During any significant snowfall, it’s not unusual for municipalities around the county to declare a snow emergency.
Carlisle is always absent from that list of municipalities because it does not have an ordinance allowing a snow emergency to be declared.
Borough Manager Matt Candland said enacting such an ordinance was discussed five or six years ago, but officials decided against it because the solution, in some ways, was worse than the problem the borough was trying to solve.
A sampling of snow emergency policies in nearby municipalities shows that they were enacted to facilitate the movement of traffic and to mitigate hazards from snow and ice on the designated route. The policies require parked vehicles to be removed from the street and, even in these days of all-season tires, require snow tires or chains on cars being driven on the street.
Another reason to enact such ordinances is to ensure that emergency vehicles can pass through the streets, Candland said.
Carlisle has several challenges when it comes to enacting a snow emergency ordinance. The first of those challenges sounds familiar to Carlisle residents: “A number of our roads are PennDOT roads so we’re limited in what we can do there,” Candland said.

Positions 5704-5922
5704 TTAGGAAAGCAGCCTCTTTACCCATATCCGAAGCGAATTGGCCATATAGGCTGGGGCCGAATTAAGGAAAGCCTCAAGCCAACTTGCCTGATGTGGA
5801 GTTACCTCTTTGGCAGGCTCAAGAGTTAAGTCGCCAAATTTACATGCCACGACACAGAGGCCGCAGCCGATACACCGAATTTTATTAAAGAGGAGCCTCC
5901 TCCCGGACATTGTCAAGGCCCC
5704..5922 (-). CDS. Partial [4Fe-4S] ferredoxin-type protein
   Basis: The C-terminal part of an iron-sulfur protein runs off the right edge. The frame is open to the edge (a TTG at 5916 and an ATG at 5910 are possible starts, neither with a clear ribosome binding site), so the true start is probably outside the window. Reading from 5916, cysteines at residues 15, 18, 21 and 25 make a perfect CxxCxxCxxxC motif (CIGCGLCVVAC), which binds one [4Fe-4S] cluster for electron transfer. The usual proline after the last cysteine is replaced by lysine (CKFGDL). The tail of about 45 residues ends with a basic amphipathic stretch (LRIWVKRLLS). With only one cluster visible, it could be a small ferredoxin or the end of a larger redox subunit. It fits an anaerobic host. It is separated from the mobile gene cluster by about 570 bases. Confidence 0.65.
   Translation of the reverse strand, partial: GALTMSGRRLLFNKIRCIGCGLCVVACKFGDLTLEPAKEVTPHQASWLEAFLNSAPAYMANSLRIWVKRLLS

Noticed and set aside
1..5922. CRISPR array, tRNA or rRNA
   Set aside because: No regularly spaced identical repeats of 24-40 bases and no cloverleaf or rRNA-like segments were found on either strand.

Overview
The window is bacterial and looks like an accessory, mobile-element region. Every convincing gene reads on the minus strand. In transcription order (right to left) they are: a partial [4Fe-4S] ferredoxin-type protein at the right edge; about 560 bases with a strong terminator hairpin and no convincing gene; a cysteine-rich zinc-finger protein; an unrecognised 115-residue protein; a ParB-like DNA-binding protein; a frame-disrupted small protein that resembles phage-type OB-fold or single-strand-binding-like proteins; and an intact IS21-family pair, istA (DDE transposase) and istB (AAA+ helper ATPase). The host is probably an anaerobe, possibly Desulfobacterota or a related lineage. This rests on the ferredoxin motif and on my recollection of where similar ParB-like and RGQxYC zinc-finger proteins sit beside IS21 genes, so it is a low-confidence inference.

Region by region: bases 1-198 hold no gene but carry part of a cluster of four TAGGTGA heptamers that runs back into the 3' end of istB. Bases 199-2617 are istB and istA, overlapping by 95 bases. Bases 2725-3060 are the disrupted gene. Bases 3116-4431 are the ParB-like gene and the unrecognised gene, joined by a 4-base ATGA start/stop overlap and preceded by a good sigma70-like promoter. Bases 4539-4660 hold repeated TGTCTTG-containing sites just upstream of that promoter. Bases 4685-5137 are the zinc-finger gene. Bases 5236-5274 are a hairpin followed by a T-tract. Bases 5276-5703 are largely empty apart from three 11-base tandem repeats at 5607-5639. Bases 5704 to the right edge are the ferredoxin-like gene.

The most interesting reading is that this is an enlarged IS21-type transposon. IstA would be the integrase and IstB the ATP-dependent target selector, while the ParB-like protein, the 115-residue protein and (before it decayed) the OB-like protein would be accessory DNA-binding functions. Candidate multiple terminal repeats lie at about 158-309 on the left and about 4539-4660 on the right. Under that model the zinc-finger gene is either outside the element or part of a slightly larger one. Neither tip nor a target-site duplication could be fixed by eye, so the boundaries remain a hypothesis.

Parking also is a problem. If certain roads are declared snow emergency routes with parking banned on that street for the duration of the emergency, there must be an alternative for those who would normally park on that street, Candland said.
The Pomfret Street parking garage or the borough’s surface lots could be options, but a number of spaces in those facilities are leased. Moving residents’ cars to those lots would create a cascade effect by pushing out the people who use the leased spaces, Candland said.
“So those are two of the big challenges — state roads and the fact that you move parking around and we don’t have a lot of options,” he said.
Even without the option of a snow emergency, Candland contends the borough has a “decent approach” to cleaning up after a snowstorm thanks to the usual parking restrictions.
People commonly think the restrictions on parking for certain hours of specified days on the borough streets are just for street sweeping, but that is not the case.
“If we needed to fix a curb, if we needed to pave a section of road, if we needed to sweep the street or if we needed to plow the snow, we have those regulations to allow us to perform maintenance on those streets,” Candland said.
When there has been heavy snowfall, that snow was able to be removed on days that cars were not supposed to be parked on those streets, he said.
For the most part, though, the borough doesn’t have to go to such lengths.
“Fortunately, most of our snow melts pretty quickly,” Candland said.